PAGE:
Today, on International Women’s Day, Brisbane Girls Grammar School acknowledges the social, economic, cultural and political achievements of women around the world and throughout history.
While I believe the School celebrates these achievements every day, International Women’s Day encourages a collective recognition of the integral role of women in society, and the pursuit of gender equality in all spheres. It also stimulates discussion among the girls about their individual roles in disrupting the status quo through their own everyday actions.
Earlier today, Chair of the Board of Trustees, Ms Julie McKay, discussed her role in imploring organisations to take action and improve gender equality, inspiring students with her wise words:
‘Don’t let anyone tell you that you cannot do something because you are a girl or because it isn’t something that women do. Be the first and draw strength from the many women who have been ‘first’ in their fields.’
At Girls Grammar, we have a proud history of students achieving ‘firsts’—pushing beyond previously accepted societal norms. These accomplishments are important in rewriting erroneous and restrictive narratives around the role of women in society, however, what we want most for the girls is to follow their own path, to contribute in their own individual ways, to use their unique talents for the advancement of all–or to simply but importantly contribute in their own meaningful ways within their own families and communities.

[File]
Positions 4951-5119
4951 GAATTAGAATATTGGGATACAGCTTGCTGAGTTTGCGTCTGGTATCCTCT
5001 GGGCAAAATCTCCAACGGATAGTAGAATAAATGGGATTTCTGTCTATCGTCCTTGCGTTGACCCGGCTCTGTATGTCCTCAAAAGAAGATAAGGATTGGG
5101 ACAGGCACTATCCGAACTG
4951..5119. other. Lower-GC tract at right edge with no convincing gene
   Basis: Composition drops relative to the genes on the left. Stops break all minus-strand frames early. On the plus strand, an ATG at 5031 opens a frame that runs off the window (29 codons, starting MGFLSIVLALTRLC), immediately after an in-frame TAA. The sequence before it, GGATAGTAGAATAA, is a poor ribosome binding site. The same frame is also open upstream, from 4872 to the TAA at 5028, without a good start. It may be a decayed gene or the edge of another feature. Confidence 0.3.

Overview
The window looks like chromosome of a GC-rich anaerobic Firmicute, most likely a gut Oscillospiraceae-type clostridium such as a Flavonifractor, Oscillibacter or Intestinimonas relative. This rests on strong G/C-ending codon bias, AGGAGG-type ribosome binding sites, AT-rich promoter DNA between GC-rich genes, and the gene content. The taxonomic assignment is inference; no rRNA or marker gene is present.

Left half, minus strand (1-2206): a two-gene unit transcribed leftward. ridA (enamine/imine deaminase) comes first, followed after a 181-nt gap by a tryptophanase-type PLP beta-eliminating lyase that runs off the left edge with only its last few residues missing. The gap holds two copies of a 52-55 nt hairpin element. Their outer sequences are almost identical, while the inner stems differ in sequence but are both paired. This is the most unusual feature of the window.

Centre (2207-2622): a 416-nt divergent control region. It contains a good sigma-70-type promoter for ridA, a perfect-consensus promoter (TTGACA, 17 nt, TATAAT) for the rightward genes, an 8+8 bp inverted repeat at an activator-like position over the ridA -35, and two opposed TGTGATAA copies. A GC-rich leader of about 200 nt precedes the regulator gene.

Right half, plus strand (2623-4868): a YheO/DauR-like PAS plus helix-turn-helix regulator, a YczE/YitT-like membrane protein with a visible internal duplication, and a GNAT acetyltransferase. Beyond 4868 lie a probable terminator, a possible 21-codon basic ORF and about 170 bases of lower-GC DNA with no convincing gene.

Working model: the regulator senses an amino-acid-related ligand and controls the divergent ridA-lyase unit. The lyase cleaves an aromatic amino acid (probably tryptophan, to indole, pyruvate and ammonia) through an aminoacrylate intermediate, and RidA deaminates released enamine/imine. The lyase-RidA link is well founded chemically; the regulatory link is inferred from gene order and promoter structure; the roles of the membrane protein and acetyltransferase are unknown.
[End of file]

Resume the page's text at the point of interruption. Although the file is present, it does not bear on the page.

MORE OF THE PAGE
For, as Pilita Clark wrote in the Australian Financial Review this week, ‘there is a serious case to be made against the wearying expectation for women to be always more able, more ethical, more generous and more inspiring. We must demand the right to be as incompetent, lazy and useless as any man. That is where true equality lies.’
Tonight, the School will celebrate the musical achievements of women at the second International Women’s Day Concert, presented by our Instrumental Music Staff and performed by our talented musicians. The concert will highlight a stunning repertoire of music written by female composers from around the world.
I know how much this evening’s performers—our dedicated young musicians and vocalists—have been inspired by their introduction to such a diverse range of music created by contemporary Australian female composers, in particular.
Tonight, we will premiere three new pieces, commissioned by the School in celebration of International Women’s Day 2019. The Combined Strings Ensemble will perform Hildegard’s Daughters, composed by Natalie Williams, whose work is internationally renowned and performed by ensembles around the globe. Alice Chance, who also composes for and directs international ensembles, has created Taraxum, to be performed by the Chorale, and the Big Band will perform Unbelonging, composed by Sydney-based composer and educator, Ellen Kirkwood.
On this particular day of the year, International Women’s Day, we celebrate women’s achievement—not only in the composition and performance of music, but in all fields of endeavour where women have persisted to overcome obstacles in the pursuit of creative expression and the betterment of society more broadly.
At Brisbane Girls Grammar School, we remain proud of our important role in empowering girls and young women to contribute to our collective future.
Ms Jacinda Euler